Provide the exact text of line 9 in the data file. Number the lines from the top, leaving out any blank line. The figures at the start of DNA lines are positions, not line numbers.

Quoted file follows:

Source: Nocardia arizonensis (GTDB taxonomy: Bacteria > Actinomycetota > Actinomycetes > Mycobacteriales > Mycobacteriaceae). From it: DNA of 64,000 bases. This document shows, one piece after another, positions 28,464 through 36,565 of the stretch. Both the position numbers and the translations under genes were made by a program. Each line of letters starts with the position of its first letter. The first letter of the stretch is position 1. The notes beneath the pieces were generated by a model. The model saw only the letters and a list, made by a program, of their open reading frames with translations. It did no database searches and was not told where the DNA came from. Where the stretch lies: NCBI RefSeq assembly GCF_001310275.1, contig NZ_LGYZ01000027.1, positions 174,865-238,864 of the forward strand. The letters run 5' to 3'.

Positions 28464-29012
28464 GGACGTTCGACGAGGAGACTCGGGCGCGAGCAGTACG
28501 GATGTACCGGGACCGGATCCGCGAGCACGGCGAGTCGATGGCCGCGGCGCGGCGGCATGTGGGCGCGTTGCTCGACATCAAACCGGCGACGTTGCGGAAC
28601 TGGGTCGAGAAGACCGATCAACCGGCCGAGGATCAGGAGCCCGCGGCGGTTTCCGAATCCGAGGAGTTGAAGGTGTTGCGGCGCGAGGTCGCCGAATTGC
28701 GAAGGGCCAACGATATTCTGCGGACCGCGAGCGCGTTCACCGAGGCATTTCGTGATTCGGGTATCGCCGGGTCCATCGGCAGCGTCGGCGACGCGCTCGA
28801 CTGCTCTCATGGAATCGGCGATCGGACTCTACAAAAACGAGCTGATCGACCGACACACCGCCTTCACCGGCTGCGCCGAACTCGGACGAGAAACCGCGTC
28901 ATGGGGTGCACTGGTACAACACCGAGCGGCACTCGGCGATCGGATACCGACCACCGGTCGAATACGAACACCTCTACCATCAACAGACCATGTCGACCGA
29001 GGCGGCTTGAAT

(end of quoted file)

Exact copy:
29001 GGCGGCTTGAAT